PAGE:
Nevertheless, my issue with such an attitude is that I've never met anyone that demonstrated they possessed superior wisdom or capacities as a result of such a method. It often strikes me as a kind of mindfulness for guarding the mind against harmful thoughts and emotions, though not comparable to the richness and bliss of dhyāna. I think dhyāna is truly necessary as a means of culling kleśas. As the Abhidharma-kośa-bhāsya by Vasubandhu highlights, dhyāna "opposes" afflictive states and thus they are reduced. From a personal point of view I can clearly understand and appreciate this. In my opinion this is far more compelling and effective than gong'an/ko'an contemplation, or sitting waiting for the mind and body to drop away.

I often find Chan unsystematic and baffling. They'll talk about "awakening", but then say one can still fall into the lower realms and regress. In the Mahāyāna context they'll talk about "achieving buddhahood", but then state it is just "temporary" or "a moment" of buddhahood (that doesn't make sense because buddhahood is an irreversible elimination of all afflictions and ignorance). This is in great contrast to other Chinese traditions, particularly in the Tang and earlier which, while indeed Mahāyāna, still provided a systematic and logical general outline for the process of bodhisattvahood and eventual buddhahood without twisting any of the terms.

As I mentioned above the early Mahāyāna taught and practised dhyāna. It is through the experience of dhyāna that the bodhisattva truly cultivates compassion for all beings. One key aspect of this is having personal experience of the ārūpya-dhātu (formless realm). Without a point of reference to understand the subtle suffering of beings in that realm, your compassion for them would only be imagined and estimated based on speculation and the testimony of others. To understand their suffering requires one to actually have experience of that realm, which in turn requires dhyāna (specifically withdrawing from the kāma-dhātu and rūpa-dhātu). This is why merely being mindful or contemplating emptiness on an intellectual level won't cut it.

However, their counter argument for what I am saying here is that such texts as the Mahāprājñāpāramitā Upadeśa (attributed to Nāgārjuna) teach that the bodhisattva realizes all things as empty and thus abides neither in disordered thoughts or meditative absorption. However, they seem to overlook two critical things:

1. The "bodhisattva" in the text is generally assumed to be an advanced practitioner, not an ordinary person.
2. It also mentions that the dhyānas are cultivated before wisdom is attained, whereupon compassion and abilities emerge otherwise unavailable. This essentially means that while a bodhisattva can indeed abide neither in chaotic thoughts nor meditative absorption (transcending both basically), in order to really do that one needs to have mastery of dhyāna.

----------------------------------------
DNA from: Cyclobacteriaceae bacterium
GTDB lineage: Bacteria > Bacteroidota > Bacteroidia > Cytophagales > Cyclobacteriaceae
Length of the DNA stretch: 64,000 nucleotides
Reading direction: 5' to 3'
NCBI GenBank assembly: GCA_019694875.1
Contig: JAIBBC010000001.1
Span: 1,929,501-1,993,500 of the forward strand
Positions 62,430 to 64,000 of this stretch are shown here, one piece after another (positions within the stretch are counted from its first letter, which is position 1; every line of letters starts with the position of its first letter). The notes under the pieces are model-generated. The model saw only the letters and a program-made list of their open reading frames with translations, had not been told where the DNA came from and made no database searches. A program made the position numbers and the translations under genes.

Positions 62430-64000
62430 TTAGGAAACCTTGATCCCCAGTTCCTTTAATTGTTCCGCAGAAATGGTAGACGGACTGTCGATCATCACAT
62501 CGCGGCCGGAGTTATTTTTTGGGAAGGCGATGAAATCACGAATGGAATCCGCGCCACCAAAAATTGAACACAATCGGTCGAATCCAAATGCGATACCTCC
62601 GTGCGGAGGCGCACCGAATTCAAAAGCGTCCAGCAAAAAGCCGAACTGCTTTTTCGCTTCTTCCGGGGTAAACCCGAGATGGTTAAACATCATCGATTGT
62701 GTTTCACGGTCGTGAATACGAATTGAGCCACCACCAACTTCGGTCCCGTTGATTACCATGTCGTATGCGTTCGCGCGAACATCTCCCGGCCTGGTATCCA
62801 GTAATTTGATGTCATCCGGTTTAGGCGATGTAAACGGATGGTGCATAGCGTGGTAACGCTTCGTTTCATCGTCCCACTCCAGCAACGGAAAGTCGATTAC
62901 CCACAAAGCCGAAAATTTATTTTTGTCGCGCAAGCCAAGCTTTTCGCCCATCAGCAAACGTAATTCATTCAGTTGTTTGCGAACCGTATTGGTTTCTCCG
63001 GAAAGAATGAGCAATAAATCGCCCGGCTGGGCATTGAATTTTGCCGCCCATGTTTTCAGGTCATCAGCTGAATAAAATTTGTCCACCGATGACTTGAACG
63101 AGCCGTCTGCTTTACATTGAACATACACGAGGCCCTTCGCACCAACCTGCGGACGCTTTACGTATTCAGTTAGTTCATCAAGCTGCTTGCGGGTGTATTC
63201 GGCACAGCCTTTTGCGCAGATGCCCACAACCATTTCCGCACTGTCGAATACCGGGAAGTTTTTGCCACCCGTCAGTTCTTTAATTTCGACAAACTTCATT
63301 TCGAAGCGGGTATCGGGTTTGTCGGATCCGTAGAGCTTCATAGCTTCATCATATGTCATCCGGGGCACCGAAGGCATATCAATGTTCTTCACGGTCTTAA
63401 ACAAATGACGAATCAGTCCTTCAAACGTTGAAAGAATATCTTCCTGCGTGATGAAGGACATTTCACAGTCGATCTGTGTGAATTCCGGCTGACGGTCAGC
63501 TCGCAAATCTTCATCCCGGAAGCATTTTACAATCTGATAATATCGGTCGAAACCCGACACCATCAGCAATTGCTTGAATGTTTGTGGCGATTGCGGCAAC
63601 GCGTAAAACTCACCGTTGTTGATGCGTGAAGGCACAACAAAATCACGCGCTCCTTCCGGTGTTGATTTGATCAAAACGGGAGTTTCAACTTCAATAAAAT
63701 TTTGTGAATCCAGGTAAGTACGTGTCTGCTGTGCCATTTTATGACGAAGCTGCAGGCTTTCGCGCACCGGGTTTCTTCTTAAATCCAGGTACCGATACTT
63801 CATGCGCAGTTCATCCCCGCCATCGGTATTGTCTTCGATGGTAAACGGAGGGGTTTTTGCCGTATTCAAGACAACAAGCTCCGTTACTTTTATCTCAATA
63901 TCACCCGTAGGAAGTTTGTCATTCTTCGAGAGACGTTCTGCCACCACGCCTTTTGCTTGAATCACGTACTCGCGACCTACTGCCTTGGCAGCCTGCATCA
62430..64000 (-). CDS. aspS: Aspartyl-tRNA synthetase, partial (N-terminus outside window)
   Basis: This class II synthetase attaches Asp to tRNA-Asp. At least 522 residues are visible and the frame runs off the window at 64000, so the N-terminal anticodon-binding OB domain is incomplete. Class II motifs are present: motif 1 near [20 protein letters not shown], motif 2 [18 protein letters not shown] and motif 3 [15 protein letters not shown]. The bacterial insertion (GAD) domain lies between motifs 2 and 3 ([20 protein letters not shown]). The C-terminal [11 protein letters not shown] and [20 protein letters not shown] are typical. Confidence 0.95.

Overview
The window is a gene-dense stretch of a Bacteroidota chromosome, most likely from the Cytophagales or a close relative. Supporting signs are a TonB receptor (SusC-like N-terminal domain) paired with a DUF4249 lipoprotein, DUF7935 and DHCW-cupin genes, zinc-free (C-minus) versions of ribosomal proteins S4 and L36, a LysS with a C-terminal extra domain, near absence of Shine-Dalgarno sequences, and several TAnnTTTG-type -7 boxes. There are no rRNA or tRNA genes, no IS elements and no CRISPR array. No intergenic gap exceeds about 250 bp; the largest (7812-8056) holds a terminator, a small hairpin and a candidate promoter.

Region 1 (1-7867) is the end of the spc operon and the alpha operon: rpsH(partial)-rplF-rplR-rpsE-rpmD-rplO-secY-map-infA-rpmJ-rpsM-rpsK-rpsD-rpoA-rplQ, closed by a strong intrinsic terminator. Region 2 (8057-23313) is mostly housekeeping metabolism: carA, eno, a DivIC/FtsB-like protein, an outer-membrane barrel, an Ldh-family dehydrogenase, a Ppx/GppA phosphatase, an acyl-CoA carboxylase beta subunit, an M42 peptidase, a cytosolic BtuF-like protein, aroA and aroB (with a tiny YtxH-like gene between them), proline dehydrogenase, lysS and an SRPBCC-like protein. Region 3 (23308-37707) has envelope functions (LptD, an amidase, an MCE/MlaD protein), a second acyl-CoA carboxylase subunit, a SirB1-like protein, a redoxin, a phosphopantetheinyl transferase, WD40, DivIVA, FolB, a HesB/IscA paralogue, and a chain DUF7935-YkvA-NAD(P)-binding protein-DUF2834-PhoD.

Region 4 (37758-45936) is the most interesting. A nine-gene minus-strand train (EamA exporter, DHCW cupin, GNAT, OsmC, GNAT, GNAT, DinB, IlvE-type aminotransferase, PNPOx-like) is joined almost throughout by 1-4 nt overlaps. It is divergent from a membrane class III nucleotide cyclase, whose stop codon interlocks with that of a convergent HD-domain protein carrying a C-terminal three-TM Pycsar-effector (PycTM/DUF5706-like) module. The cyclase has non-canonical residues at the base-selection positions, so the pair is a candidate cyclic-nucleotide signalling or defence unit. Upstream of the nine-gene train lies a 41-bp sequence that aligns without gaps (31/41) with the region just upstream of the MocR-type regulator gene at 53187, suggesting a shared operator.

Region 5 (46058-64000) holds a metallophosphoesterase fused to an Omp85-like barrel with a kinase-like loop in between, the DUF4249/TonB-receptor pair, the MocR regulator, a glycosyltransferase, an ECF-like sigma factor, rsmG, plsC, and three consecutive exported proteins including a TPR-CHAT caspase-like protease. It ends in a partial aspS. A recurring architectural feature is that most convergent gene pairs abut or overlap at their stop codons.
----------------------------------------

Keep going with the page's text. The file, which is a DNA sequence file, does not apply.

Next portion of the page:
In my experience with Zen and Chan, the second point seems to be often overlooked. The assumption is that anyone can just jump right into rather advanced practices (anything related to emptiness is actually quite advanced, be it intellectual or yogic).





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Anagarika
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Re: Zazen and the Jhanas

Postby Anagarika » Sat Dec 08, 2012 5:13 pm

:goodpost: , Huseng.

It's my impression that so much of what is practiced in the US these days is far more "Zen," or the American new-age post Beat type stuff that has cemented itself well in the practice of Zen, but, to me, is now Zen, but really not so much Buddhism. I have noted in some Zen sanghas almost a reluctance to acknowledge Gautama Buddha, and a suggestion that the Agamas/Nikayas are to be forgotten or ignored. I feel that Zen in the west has evolved, and in doing so, moved further away from the original path and onto a path almost entirely of its own design. The evolution does seem to have root in not early Mahayana, but in later Mahayana, where there seems almost a perjorative attitude taken toward the early teachings of Buddha. What seems to have emerged is a grand tradition of storytelling, with later sutras designed to characterize the Buddha as a god, a mythical deity, a supernatural being. I have the sense that some of the Zen patriarchs were really carving out for themselves new philosophical territories at the expense of what they themselves were taught when they were young monks. Dogen may be just one example of this phenomenon.